St Newlina stands in the middle of the unusually-named village of St Newlyn East. From the outside, the two transepts appear rather large, particularly the north one.
The church has been through some pretty extensive restoration and re-organisation. It has a nave, south aisle and two transepts.
The Arundell family, owners of the local Trerice House, played an important part in its history. The former south aisle chapel was the Arundell Chapel and has a vault beneath it. It has since been converted rather awkwardly into a vestry and space for the organ.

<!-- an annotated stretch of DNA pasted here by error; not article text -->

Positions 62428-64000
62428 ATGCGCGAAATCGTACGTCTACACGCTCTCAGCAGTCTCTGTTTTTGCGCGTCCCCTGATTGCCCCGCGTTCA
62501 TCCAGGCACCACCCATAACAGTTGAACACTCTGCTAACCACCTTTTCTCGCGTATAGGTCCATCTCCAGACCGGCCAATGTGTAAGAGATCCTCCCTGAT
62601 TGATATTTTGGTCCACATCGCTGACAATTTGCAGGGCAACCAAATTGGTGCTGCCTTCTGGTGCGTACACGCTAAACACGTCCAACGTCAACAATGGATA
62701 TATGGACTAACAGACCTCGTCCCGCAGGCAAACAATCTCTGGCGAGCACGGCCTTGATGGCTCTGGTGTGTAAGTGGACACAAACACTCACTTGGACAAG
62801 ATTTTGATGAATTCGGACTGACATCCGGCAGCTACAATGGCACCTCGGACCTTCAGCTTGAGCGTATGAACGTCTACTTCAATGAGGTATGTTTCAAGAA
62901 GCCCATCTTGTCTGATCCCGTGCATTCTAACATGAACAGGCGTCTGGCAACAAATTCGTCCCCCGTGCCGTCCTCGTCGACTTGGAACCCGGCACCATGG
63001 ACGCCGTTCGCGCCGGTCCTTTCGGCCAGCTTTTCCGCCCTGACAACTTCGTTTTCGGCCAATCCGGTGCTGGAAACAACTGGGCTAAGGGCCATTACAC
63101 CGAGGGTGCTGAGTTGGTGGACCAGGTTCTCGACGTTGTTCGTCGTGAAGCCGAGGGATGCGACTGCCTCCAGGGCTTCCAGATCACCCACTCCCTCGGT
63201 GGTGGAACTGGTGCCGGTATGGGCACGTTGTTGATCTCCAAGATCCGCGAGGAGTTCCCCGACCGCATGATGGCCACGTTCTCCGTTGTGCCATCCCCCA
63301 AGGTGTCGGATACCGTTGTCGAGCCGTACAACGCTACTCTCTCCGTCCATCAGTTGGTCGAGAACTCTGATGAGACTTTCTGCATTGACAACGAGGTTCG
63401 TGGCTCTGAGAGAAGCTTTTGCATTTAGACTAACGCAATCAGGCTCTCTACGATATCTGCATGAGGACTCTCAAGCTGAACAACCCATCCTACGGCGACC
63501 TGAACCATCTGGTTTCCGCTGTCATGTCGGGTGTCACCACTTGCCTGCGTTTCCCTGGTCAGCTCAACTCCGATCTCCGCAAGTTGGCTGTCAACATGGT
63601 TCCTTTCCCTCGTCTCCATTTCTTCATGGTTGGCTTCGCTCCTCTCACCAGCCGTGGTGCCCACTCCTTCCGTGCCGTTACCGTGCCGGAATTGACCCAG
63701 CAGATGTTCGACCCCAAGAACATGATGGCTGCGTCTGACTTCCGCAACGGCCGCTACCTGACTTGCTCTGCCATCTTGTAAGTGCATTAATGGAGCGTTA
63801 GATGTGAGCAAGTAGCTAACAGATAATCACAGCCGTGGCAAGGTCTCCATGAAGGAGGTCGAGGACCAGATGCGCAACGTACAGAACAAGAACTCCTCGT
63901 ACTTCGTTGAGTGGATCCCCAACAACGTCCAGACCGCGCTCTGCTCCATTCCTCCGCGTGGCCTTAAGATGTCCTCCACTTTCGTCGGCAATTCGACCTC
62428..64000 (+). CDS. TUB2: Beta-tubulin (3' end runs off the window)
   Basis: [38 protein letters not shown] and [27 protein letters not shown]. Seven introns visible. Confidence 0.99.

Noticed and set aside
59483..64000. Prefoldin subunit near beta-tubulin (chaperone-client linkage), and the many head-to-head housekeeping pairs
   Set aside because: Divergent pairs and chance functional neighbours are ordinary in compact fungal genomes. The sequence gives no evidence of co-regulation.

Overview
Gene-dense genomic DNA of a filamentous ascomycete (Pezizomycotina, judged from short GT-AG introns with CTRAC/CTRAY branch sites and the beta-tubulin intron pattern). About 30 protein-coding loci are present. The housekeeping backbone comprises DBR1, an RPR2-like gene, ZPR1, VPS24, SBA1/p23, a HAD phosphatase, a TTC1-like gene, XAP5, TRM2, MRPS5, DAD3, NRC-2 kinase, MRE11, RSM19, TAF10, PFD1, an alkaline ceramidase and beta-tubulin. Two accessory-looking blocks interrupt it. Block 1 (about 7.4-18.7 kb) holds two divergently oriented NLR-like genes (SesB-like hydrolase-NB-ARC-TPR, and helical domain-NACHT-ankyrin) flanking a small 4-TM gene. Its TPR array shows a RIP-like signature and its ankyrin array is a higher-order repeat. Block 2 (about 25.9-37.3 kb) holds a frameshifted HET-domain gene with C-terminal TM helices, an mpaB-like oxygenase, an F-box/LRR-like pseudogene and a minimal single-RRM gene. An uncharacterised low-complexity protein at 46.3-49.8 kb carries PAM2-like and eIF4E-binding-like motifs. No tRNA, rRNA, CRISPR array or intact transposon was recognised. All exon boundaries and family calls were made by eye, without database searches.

Some original C15 bench ends featuring the symbols of the Passion and surmounted by some worn but charming and woolly wild beasts, have been artfully incorporated into the modern pews.
The remains of a lantern cross head stands over the Lady Chapel altar in the north transept, a pale shadow of the Arundell’s other lantern cross at Mawgan in Pydar. Beside this altar, the steps to the rood have been used to provide access to the pulpit.
Outside, in the south wall of the church, is a fig tree which seems quite healthy. The legend is that this grew from St Newlina’s staff. ‘Upon it lays an dreadful curse,/Who plucks a leaf will need a hearse.’ We did not risk taking a cutting.